How to Sound Like a Local When You Move to San Francisco

Janet Haney
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Ah, San Francisco … the diverse population includes surfers, Ivy Leaguers, techies, nonprofit folks, creative types, hippies, and a whole lot more. This international hub is teeming with more than 100 different spoken languages, and the interesting mix of inhabitants lends itself to a unique vernacular melding together the new and old.

Don’t Call It Frisco

Locals refer to San Francisco as The City, not Frisco, not San Fran. We always say we live in The City if someone from around the Bay Area asks where we live. Interestingly, the Golden State Warriors NBA team, located in Oakland, even donned “The City” throwback jerseys for some games during the 2015-16 season.

Dial 4-1-5

The highly coveted 415 area code is another much-used nickname for San Francisco.  The numbers are also plastered on t-shirts, glassware, stationery, notepads, etc. Now, The City is bursting with so many people that there’s a newer area code – 628 – in circulation.

That Fool Fog(ust)

https://www.instagram.com/p/BgMGB99l2qV/

Let’s be clear – summers in San Francisco aren’t anything like Florida summers. June, July, and August are some of the year’s foggiest and coldest months as the cool Pacific Ocean breeze meets warmer Bay Area temps. As a result, August has been dubbed Fogust. Unsuspecting tourists flock to The City in their shorts and t-shirts only to rush to Fisherman’s Wharf to buy inexpensive fleece jackets. The fog layers can be so thick that often 4th of July fireworks are washed out in the thick white soup. Bundle up!

Hella Cool

This oldie, but a goodie, got it’s origin across the Bay Bridge in Oakland. It’s hella fun to use this term in various ways – “The Giants struck out hella times”, “I’m hella excited for the party.”

Cut It Out

An instantly descriptive, dual-purpose word – cutty can be used as an adjective or a noun. Cutty might mean shady or sketchy or an area far away, like the ‘burbs. “My Marina friends had a baby now they live in the cuts.” “I didn’t want to stay in that cutty apartment.”

Let’s Get Hyper

Feeling hyperactive? Then, you might be getting hyphy about something. Oakland rapper Keak da Sneak coined the term in 1994, and it’s proven its got legs. Hyphy is used as a verb as well as an adjective and even has its own Wikipedia page.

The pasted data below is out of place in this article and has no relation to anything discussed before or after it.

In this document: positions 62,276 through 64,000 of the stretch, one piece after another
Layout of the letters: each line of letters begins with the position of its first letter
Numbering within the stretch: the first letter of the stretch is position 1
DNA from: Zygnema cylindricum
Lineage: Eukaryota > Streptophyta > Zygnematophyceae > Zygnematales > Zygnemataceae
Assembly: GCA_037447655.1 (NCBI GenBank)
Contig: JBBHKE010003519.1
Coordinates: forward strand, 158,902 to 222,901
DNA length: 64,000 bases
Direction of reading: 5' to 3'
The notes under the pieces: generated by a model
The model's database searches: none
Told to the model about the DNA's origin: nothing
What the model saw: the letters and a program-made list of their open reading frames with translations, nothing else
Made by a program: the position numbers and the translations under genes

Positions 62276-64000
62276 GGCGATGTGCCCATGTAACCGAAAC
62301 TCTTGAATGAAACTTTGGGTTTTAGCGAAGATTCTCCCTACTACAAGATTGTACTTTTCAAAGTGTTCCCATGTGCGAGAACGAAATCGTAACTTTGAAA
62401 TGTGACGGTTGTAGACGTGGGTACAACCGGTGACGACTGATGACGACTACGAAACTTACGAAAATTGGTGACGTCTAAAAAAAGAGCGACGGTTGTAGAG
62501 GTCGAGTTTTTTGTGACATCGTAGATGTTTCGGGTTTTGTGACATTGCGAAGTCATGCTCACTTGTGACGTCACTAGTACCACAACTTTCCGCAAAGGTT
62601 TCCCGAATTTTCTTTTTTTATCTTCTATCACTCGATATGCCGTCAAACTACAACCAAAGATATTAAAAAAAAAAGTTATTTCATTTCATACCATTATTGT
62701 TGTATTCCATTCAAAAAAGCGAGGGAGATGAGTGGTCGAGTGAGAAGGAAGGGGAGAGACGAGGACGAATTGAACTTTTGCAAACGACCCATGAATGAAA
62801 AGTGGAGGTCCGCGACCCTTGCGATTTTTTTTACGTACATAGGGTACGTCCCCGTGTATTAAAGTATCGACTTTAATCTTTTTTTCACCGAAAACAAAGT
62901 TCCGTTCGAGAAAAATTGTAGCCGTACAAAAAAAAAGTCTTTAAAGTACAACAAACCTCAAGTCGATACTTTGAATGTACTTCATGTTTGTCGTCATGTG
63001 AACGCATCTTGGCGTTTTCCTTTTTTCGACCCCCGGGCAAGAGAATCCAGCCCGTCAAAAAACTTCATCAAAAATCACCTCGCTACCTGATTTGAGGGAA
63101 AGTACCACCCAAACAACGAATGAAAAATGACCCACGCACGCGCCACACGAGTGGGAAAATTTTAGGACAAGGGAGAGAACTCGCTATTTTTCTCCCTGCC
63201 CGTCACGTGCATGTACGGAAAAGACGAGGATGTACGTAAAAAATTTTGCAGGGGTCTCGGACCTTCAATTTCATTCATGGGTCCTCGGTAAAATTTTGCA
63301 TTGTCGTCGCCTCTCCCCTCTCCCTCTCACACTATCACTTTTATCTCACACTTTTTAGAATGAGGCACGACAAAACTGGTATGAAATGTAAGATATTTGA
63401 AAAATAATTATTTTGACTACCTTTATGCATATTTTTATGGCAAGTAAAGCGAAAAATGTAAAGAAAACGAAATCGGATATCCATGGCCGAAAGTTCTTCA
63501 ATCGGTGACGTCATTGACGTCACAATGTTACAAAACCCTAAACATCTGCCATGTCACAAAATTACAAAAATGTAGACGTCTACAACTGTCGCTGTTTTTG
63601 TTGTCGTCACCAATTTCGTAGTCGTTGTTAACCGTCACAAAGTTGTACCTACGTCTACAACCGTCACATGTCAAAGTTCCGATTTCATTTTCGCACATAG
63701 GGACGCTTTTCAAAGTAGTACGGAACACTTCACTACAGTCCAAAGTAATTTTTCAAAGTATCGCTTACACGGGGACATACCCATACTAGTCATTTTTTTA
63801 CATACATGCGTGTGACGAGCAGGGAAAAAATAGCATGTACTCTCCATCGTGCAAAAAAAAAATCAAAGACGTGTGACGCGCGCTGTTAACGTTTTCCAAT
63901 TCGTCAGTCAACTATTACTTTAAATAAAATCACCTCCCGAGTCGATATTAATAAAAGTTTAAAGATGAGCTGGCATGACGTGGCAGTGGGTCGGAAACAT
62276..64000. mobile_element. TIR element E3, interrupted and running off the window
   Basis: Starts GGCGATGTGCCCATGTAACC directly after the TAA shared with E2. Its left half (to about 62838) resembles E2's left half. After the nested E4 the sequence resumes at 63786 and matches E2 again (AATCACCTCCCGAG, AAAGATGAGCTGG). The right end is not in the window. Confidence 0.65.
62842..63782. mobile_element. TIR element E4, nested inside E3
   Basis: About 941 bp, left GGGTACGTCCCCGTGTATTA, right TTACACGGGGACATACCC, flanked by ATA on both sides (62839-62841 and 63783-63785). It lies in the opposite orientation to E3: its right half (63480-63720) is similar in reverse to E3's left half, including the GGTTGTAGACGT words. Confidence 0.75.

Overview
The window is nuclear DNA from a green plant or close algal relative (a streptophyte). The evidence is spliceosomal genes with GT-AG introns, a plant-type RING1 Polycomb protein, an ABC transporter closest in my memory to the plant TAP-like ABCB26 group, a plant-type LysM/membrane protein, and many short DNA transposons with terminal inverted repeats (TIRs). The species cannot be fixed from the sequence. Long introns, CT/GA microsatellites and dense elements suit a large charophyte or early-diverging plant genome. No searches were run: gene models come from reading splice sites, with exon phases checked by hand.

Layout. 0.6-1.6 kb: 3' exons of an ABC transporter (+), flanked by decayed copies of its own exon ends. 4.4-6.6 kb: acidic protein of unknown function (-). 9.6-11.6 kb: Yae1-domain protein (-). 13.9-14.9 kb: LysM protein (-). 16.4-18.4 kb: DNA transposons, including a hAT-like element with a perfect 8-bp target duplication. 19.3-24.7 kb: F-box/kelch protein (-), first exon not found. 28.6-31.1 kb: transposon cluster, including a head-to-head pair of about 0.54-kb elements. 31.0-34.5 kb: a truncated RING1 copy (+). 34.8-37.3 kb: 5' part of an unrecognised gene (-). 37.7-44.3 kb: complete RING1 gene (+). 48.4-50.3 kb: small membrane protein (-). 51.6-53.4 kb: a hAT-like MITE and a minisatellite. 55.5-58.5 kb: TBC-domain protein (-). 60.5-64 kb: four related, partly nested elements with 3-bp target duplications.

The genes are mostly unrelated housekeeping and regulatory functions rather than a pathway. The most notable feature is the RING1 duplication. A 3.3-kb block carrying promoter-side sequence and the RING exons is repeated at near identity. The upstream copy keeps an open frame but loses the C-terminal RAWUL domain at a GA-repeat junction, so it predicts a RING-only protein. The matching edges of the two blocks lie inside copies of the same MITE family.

Slapstick

In keeping with the music theme, “slaps” or “slap” refers to good tunes from the Bay Area. “Let’s spin some Mac Dre slaps.”

Yippy Yee

“Are you hella excited for the concert tonight?” “Yee.”

Liar

“That kid was jawsin’ when he said he didn’t do it.”

Yabba Dabba — Yadadamean

Yadadamean is a loopy word mesh that translates to: “Do you know what I mean?”

It’s Always 4:20 Somewhere

The pervasive term “420” first sparked a flame in the early 1970s when a group of teens just across the Golden Gate Bridge—in San Rafael—decided to look for a cannabis crop. They used the code phrase “4:20 Louis”, referring to their meeting time. Now, of course, this got shortened to 420 and means to smoke marijuana, in general. Watch out, when April 20 at 4:20 p.m. rolls around each year, the plumes of smoke around The City can be as thick as the August fog, and most other days too.

Try and Try Again

As your mouth gets tired of moving, it’s sometimes easier to just blend words together like this one: “I’m tryna find my hella cool headphones to listen to some slaps.”

When You Cough, Call it ‘Goff’

Gough is a major street running north to south across San Francisco, and it’s pronounced like cough – plain and simple.

No-eee Valley

Noe Valley is a popular neighborhood in central San Francisco, and its distinct name can cause confusion for newcomers. The long “e” distinguishes this charming, family-friendly community.

It’s Getting Fishy

https://twitter.com/PlvcesToVisit/status/850002640733908992

While it’s spelled Fisherman’s Wharf, locals pronounce the famous tourist spot as plural — Fishermen’s Wharf.

 

Editor's Note: This article was originally published on April 26, 2018 and has been updated for accuracy and comprehensiveness.

Janet Haney

Janet Haney is a San Francisco-based writer, editor, and publicist who started out her career by getting up at the crack of dawn to work market hours as a financial reporter. Since then, she’s awake during more civilized times, and she has been published in the New York Daily News, Yahoo! Finance section, Citysearch.com, Columbia University School of Engineering magazine, business-related websites, magazines, and newsletters.
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